If you have even the slightest interest in diet, you’ll have noticed that the stand-off between mainstream ‘high carb/low fatters’ and the Paleo-influenced ‘low-carbers’ has recently reached fever pitch. With both camps in battle mode, there are few winners. The devoted ‘high carbers’ keep munching their wholegrains while being ever watchful over how much low-fat yoghurt – including plant-based varieties in the case of the growing band of vegans – they dollop on top. The devoted low carbers remain equally entrenched, more and more going ‘carnivore’ and leaving plant foods out of their diets altogether. Both camps scream loudly about their successes. The majority of the population carry on munching their burgers and processed foods, thinking there can’t be too much wrong with the middle ground. Perhaps they forget they’re as good as emanating government guidelines, but still getting ever fatter and sicker. Net result? Nothing changes. Citizen Joe says I might reconsider what I’m eating once the experts stop arguing.
Enter a new book to be released next week, authored by ANH friends Patrick Holford – nutritionist and prolific author – and Jerome Burne – award-winning medical and health journalist with a passion for getting under the cover of controversial medical issues. The book’s called “The Hybrid Diet” (Piatkus, 416 pages) and is available from 21 March. The subtitle titillates further: “Your body thrives on two fuels - discover how to boost your energy and get leaner and healthier by alternating fats and carbs”.
It seems almost every day we hear people quoting the definition of insanity as “doing the same thing over and over again, and expecting different results” (a misattribution to Einstein). A good case in point is governments issuing the same basic healthy eating advice to their populations over more than 4 decades. It’s involved getting most of one’s energy (calories) from carbs and cutting back on fats, especially saturated fats. Protein, the other macronutrient, has been much less contentious, but that’s mainly because the science isn’t well enough understood by the authorities or the epidemiologists who’ve been cosying up with government authorities and Big Food for years.
Hybrid Diet could be regarded as something of a peace offering between the feuding parties. Its primary tenet is that our bodies are built to burn two fuels, carbs and fat, and most people will do better if they switch between the two fuels at different times.
Ironically everyone can burn carbs, despite them being non-essential to human life. More importantly, our modern lifestyles mean that, for many, our fat burning metabolism has shut down through disuse. That’s despite it being the evolutionary norm and our cleanest burning fuel.
Hybrid Diet will help people to learn how to switch between burning both fuels again. In essence, it brings more flexibility to your metabolism. Metabolic flexibility and resilience being something we’ve been advocating for years. In the process, you can get acquainted with all the things for which ketogenic diets are renowned, including fat burning, brain health, clean-up and repair duties courtesy of autophagy, building muscle strength through mitophagy, and more.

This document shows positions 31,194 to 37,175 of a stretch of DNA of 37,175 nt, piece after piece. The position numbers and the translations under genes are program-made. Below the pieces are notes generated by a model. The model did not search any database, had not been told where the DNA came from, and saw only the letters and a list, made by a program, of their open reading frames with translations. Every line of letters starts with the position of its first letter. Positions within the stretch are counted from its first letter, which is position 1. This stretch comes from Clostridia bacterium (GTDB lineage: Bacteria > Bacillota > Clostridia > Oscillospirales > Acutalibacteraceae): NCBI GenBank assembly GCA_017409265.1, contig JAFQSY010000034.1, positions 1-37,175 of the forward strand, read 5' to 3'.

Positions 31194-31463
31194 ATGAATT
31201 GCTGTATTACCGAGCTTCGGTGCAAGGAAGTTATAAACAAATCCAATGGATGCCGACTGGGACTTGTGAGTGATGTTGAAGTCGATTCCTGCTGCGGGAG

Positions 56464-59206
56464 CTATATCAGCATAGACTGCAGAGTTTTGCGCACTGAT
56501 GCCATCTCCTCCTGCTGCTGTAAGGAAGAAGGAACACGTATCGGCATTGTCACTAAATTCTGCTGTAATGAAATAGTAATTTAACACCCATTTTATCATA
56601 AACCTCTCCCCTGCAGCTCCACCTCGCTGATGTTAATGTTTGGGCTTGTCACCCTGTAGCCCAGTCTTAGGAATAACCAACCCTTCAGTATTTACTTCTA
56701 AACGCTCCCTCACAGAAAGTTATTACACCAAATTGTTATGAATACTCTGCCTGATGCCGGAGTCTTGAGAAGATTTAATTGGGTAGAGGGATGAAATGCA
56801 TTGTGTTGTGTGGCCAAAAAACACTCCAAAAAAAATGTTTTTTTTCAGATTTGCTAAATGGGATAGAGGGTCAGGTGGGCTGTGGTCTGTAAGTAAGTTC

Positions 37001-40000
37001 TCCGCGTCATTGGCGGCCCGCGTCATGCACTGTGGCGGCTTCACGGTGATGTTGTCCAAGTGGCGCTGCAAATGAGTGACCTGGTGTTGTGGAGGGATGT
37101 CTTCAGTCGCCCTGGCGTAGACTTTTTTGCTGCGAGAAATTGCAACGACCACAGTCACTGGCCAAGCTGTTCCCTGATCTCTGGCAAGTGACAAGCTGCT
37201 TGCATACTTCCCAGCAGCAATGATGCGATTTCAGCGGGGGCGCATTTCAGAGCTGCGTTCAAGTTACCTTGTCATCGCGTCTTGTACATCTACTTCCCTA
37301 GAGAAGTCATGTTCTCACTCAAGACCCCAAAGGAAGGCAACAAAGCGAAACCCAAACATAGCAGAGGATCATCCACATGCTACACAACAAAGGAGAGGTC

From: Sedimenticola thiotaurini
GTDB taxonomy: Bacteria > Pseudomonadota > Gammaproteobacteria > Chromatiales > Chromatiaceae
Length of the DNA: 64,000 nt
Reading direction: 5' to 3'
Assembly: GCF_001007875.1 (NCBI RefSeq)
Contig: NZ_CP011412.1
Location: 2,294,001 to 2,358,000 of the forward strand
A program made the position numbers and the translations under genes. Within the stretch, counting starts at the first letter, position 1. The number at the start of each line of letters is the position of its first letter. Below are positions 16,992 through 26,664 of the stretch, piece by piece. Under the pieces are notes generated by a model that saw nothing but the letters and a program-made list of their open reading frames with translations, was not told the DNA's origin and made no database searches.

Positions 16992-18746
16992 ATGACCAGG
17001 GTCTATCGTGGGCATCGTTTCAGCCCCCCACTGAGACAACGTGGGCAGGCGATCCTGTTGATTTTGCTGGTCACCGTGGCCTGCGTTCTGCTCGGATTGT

It also explains why some people can tolerate carbs better than others and why some benefit so greatly when they go classic ketogenic, consuming less than 5% of their dietary energy from carbs.
Source: The Hybrid Diet: The sugar cycle — how insulin works
It’s refreshing to see a book that isn’t just plugging one kind of diet. While the book shows you how you can shift your carb intake from one end of the spectrum to the other, while making sure they’re always slow-burning carbs, it offers a more import lesson. That’s about learning more how our metabolism and physiology actually works – in a very accessible way. Keeping it accessible is after all Patrick and Jerome’s signature.
We applaud their effort. Not only is this a book that everyone should read, if we’re going to have a medical profession that’s going to come to grips with the metabolic disease crisis we currently face, it should on the reading list of every medical student.
Important Note from ANH: After listening to that short animation you might be lulled into thinking that metabolic change can be achieved in a week. That might be true for those that are already metabolically flexible and resilient, but in our experience (8 years+) those that have been metabolically dysregulated (overfat, genetically disadvantaged, insulin resistant, type 2 diabetics, sedentary, chronically inflamed or suffering with a chronic disease for example) for a long time there is a need for an adaptation phase. The adaptation phase is different for different people because we're all so genetically unique, but be prepared for it to last anywhere between 6 - 10 weeks before your body is stable in its metabolic shift. By that time you'll be able to have longer interludes between meals with stable blood sugar and you might even have engaged in intermittent fasting periods because you're now able to burn fats for energy. That said, even though the first few days might be tough as your metabolism gets a kick in the pants, it really doesn't take long before you start reaping multiple benefits - often from week 2, which really helps with motivation and the will to continue.